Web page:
Another Way to Go

He stood on the walkway, the grass bending in the breeze around him as the storm approached. Clouds boiled upward a hundred thousand feet into the sky, amber and white, a black maw beneath them stretching past the shoreline and out over the ocean.

He pulled the stack of boards from under the porch and hammered them over the windows. He was old. The wood was heavy and the storm was fast. He moved the furniture from the porch into the living room, except for the couch swing, which was too heavy for him.

The wind whipped his clothes, slapping his cheek with the collar of his jacket. He was ready now. He stood in his yard watching it move toward him and then the black maw was upon him and the tower of boiling clouds, amber and white, were above the maw where he couldn’t see.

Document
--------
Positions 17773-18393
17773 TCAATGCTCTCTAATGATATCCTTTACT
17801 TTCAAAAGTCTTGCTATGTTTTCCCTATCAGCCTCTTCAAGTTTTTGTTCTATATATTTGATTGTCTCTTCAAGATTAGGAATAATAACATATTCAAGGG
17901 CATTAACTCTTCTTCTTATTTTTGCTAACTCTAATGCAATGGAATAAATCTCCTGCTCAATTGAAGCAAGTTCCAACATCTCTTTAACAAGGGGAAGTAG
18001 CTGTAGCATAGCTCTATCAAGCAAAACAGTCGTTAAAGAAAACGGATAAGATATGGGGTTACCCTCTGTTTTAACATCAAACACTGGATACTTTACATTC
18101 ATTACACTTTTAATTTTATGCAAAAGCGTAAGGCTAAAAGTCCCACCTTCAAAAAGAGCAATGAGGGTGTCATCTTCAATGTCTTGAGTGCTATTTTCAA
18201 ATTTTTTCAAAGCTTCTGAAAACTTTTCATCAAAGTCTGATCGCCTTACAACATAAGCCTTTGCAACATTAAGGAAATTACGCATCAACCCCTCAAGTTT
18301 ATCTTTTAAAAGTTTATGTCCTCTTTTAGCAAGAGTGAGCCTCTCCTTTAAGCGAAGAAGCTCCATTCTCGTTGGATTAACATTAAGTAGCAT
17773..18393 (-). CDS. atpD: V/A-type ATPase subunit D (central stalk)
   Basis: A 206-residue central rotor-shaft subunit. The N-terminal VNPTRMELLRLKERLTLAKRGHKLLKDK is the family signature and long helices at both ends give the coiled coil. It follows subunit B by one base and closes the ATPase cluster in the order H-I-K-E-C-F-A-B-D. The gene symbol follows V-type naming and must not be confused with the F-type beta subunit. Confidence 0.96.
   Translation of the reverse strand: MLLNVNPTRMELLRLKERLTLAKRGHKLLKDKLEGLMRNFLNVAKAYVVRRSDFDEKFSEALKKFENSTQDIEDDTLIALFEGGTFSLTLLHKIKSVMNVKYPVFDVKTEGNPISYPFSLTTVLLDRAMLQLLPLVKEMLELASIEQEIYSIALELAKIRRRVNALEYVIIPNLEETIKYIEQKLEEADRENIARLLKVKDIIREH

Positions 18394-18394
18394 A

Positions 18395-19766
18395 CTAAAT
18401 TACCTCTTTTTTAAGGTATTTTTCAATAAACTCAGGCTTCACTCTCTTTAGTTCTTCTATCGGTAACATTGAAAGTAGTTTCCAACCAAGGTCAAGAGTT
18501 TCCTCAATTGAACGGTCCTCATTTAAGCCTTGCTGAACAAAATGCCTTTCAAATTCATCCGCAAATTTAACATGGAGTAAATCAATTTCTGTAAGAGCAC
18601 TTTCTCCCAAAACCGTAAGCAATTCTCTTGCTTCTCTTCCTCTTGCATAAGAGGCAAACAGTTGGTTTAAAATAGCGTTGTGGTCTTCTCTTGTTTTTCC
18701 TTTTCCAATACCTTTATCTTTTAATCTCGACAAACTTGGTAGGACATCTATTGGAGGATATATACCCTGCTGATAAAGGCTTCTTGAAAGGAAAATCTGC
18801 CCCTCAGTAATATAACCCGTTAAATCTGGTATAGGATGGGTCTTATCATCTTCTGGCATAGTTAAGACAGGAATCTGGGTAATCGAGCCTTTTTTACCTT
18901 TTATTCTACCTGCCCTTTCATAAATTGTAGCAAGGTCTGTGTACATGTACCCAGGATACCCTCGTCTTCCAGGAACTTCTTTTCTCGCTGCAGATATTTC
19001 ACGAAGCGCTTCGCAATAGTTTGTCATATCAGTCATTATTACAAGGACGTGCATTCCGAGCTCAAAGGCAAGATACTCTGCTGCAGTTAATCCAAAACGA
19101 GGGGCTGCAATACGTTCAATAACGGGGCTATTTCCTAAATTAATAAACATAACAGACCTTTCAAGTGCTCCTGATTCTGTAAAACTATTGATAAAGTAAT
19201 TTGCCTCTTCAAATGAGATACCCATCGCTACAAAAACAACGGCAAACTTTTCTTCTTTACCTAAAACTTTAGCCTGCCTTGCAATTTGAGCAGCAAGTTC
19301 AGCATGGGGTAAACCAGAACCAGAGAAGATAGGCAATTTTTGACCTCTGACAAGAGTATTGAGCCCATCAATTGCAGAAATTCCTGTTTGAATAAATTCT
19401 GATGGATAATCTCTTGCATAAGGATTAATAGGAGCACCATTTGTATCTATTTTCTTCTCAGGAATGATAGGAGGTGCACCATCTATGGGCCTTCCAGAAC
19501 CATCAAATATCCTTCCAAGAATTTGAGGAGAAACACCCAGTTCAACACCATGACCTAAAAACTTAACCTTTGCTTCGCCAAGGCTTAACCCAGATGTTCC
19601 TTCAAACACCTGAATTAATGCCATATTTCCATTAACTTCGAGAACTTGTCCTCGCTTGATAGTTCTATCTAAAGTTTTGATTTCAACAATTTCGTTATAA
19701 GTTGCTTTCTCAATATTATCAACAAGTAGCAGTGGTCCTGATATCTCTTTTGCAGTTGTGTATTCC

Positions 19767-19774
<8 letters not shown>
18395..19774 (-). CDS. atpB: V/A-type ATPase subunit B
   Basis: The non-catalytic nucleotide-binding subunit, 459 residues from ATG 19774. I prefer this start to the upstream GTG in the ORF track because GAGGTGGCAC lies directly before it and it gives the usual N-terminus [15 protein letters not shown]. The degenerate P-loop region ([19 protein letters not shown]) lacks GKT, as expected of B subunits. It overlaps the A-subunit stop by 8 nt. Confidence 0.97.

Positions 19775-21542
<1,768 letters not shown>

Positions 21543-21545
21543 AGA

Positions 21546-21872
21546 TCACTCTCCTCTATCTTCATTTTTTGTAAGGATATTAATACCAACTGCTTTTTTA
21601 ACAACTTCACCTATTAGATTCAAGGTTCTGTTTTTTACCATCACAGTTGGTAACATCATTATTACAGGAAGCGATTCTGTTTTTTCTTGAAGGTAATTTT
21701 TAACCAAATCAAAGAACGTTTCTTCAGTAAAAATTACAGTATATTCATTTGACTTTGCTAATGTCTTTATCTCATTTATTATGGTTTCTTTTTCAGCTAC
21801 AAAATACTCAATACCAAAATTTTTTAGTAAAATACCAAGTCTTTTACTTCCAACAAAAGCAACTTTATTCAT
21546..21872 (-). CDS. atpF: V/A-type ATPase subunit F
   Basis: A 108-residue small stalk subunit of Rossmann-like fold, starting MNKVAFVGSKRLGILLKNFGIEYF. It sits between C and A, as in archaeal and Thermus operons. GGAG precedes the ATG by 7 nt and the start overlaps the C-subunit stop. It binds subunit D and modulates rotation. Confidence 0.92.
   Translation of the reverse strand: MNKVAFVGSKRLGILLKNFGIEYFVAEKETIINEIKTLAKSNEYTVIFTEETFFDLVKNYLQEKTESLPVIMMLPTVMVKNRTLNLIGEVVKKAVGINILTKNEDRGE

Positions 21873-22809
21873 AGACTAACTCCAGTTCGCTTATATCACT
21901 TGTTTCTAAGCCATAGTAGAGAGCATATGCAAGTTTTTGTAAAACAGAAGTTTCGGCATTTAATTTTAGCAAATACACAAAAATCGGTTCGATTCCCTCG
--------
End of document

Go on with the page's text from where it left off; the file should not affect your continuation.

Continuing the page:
He lifted the door to the cellar and stepped into the darkness, into the musty earth and small creatures and the absence of wind. The bolted door rattled as it held back the howl from above. In the darkness he reflected on his life and the people he had loved or disliked or had been indifferent to. He remembered his dogs and his cars, eleven of each over the years. His wife, the only one. The wind gusted and screamed. From upstairs came the sounds of shattering glass and of the wind shifting as it forced its way into the kitchen. He turned on the ceiling bulb that had been there for all the years he could remember, hardly used, still incandescent. From behind the washing machine the water came, as he knew it would. It flowed around the washer searching for his feet and began to rise slowly.

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